If Paul had “not shrunk from announcing … all the counsel of God” (Acts 20: 27), how could he later claim that he had “done nothing against the ... customs of our forefathers” (Acts 28: 17)?

The questioner assumes that the expression “all the counsel of God” embraces the truth of the mystery, that is Gentile and Jew having equal status in one body on earth united to Christ the Head in heaven (as taught years later in Eph. 2: 14, 15; 3: 6). If that was so, then Paul could not be telling the truth in Acts 28: 17, for to teach that Christ had “broken down the middle wall of enclosure” (Eph. 2: 14) that separated Jew and Gentile was clearly “against … the customs of our forefathers” (Acts 28: 17). Again, in Acts 26, Paul claimed he had said “nothing else than those things which both the prophets and Moses have said…” (v22). Such claims cannot stand alongside the concept of the Assembly as the one body, for that truth sets aside the whole fabric of Judaism. However, Paul was telling the truth on both occasions. The error inherent in the question is not interpreting the words “all the counsel of God” in the context in which they are set.

   In Acts 20: 28 Paul does speak of the Assembly, but as the flock, not the body. Now the figures of a flock and sheep are quite distinct from those of a body and its members. The concept of a flock allows more individual liberty than that of a body. Throughout Acts, Jew and Gentile were together in one flock as the Lord foretold in John 10, but were clearly not united in one body with no national distinctions. The Jewish brethren were called out of the fold of Judaism by Peter in Acts 2: 40 but still remained distinct from the Gentile brethren as the proceedings of Acts 15 clearly testify. While Paul was called to go to the Gentiles as well as the Jews (see  Acts 9: 15; 22: 14, 15; 26: 16–18), that commission did not take him beyond the prophetic boundaries of the Kingdom given in the OT in which Jew and Gentile were together, but distinct (see Is. 60: 3; Mic. 4:1, 2; Zech. 8: 22). Such distinctions are maintained in the Kingdom but do not exist in the Assembly as the body of Christ. Thus the public revelation of the Assembly as the body of Christ was impossible while Israel remained publicly owned by God as His people (which was the case throughout the history given in Acts)—and what Paul taught at Ephesus concerning all the counsel of God was public teaching (see Acts 20: 20)!

   Looking more closely at Acts 20, one might ask why Paul wanted to be in Jerusalem for Pentecost (v16)—a Jewish feast. He acted as a Jew because the nation had not been set aside, and the offer of the Kingdom to Israel in Acts 3: 17–21) had not yet been withdrawn. Yes, Paul had testified of “the glad tidings of the grace of God” (Acts 20: 24) but he had also “gone about preaching the kingdom [of God]” (v25), in keeping with the general testimony given throughout the book (see Acts 1: 3; 8: 12; 14: 22; 19: 8; 20: 25; 28: 23, 31). It is at this point in the account that he says “I am clean from the blood of all” basing that claim on the fact that he had “not shrunk from announcing to you all the counsel of God” (Acts 20: 26, 27). The words “preaching” (v25) and “announcing” (v27) are clearly connected, and so the expression “all the counsel of God” refers not to the Assembly, but to the Kingdom that he had just spoken of. Yes, Paul goes on to speak of the Assembly (see v28), but, as already noted, it is the Assembly as the flock not the body, and indeed, the language he uses in exhorting the Ephesian elders is language suited to the Kingdom. Thus he speaks of that which was able to give them “an inheritance among all the sanctified” (v32, my emphasis)—and the Kingdom is always presented on the line of inheritance (see Matt. 25: 34; 1 Cor. 6: 9, 10; 15: 50; Gal. 5: 21, Eph. 5: 5). The apostle speaks in similar terms later when he says that he was sent to the Gentiles “… that they may receive remission of sins and inheritance among them that are sanctified by faith in me (Acts 26: 18). While sanctification is also needed for the Assembly as the body of Christ (see Eph. 5: 26), the thought of inheritance is never used in relation to it.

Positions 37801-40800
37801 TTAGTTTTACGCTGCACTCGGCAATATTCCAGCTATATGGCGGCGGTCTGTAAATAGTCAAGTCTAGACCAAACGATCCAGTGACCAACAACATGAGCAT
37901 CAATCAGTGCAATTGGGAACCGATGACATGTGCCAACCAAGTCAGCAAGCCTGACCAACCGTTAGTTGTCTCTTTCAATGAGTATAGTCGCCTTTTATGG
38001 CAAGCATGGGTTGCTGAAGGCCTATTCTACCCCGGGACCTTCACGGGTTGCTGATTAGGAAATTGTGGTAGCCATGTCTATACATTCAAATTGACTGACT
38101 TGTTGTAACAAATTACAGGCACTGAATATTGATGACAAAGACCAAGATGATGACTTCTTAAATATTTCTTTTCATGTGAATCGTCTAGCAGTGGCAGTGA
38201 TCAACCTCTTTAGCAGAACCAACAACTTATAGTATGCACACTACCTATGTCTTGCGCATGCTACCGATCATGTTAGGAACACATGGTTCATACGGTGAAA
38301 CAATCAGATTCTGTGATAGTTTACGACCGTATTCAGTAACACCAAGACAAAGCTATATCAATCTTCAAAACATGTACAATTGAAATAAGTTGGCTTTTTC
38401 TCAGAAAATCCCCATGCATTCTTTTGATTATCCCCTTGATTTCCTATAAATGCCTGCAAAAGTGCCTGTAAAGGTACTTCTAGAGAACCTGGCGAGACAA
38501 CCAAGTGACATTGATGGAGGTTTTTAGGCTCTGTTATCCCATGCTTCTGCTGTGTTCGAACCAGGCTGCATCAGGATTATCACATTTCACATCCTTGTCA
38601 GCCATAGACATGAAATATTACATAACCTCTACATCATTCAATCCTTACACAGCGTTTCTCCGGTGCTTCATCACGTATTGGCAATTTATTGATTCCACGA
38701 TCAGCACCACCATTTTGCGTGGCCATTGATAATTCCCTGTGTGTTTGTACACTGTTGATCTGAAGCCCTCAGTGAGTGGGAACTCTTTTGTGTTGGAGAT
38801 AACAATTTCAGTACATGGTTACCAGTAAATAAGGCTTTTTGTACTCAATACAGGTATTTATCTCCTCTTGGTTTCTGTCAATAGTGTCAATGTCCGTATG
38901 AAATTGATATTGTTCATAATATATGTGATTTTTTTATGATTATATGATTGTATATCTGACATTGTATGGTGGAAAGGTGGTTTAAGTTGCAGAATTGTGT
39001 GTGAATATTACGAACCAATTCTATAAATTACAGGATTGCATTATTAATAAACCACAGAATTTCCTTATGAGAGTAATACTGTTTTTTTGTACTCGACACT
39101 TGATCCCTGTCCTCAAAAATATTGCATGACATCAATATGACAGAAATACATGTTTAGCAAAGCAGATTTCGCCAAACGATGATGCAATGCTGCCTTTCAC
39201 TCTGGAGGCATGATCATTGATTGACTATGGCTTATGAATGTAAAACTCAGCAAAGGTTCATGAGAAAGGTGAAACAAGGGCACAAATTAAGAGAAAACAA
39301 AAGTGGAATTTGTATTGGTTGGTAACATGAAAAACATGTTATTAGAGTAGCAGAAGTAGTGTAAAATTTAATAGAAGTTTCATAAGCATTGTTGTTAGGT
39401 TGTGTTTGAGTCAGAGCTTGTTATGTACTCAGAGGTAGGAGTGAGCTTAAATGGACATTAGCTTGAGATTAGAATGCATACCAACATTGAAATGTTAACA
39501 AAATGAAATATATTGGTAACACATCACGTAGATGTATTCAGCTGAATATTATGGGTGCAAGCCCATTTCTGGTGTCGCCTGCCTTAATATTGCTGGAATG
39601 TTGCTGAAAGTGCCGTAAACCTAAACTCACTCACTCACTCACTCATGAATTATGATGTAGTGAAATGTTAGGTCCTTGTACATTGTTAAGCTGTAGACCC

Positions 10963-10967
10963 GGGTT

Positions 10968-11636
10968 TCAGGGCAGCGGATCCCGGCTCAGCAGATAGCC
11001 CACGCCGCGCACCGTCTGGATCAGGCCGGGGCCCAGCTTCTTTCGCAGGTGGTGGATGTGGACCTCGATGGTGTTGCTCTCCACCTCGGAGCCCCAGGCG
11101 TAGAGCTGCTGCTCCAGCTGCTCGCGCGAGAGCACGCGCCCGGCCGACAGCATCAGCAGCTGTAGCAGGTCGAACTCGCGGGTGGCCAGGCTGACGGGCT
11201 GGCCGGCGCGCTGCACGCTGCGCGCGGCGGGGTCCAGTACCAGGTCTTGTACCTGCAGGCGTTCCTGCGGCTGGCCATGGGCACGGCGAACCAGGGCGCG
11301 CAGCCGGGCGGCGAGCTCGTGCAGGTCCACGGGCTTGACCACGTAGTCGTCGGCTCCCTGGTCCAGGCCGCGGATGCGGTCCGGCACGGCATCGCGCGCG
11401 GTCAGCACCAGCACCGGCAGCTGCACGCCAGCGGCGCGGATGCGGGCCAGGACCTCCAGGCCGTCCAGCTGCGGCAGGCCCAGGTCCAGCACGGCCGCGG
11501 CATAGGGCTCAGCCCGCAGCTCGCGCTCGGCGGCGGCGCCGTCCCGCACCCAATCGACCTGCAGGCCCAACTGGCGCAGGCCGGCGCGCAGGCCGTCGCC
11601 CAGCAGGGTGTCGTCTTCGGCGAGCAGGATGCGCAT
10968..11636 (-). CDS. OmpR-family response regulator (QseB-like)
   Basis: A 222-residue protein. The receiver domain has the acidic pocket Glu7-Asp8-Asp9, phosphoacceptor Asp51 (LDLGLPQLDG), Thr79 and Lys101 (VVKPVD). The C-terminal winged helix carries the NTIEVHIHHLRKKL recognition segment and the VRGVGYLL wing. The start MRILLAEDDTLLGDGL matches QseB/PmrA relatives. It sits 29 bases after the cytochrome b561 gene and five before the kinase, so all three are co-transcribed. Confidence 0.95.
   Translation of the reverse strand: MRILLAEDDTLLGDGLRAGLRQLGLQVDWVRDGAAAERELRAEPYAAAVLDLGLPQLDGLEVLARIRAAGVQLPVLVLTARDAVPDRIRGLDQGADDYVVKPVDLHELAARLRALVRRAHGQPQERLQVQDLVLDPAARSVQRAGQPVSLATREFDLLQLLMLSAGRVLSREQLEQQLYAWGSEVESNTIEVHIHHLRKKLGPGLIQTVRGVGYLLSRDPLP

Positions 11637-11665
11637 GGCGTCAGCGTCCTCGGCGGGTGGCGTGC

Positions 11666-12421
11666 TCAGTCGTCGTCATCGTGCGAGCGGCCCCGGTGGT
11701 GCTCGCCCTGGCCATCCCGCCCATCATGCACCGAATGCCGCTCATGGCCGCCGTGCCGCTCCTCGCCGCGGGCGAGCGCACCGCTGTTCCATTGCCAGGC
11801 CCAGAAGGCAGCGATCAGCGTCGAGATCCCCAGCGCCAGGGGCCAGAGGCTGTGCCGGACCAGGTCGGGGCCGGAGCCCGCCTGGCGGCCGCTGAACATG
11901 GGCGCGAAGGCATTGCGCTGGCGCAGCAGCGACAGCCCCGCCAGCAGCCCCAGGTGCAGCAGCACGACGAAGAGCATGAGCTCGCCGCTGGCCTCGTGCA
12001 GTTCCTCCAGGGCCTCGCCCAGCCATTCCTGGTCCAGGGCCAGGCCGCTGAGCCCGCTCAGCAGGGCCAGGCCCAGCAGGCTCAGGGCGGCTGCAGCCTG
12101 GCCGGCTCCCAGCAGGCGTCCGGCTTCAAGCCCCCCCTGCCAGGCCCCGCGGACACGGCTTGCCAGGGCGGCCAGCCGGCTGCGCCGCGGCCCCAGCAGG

Finally, let us turn to Ephesians to confirm what has been said. The first chapter leads up to “the Assembly, which is his body…” but we do not arrive there until the very last verse (v23). En route we pass through the truth of the Kingdom in its most exalted view (see vs 9–12). There the words counsel and inheritance (see v11) are both used in connection with the Kingdom, with Paul identifying himself with the believing remnant of Israel, speaking of them as those who had pre–trusted in the Christ before the complete nation is ultimately brought into submission prior to the Kingdom being established.

   Hence I conclude that the words “all the counsel of God” in Acts 20 refer to the Kingdom, not the Assembly, and that Paul’s statements both to the Jews at Rome in Acts 28 and to Agrippa in Acts 26 were accurate.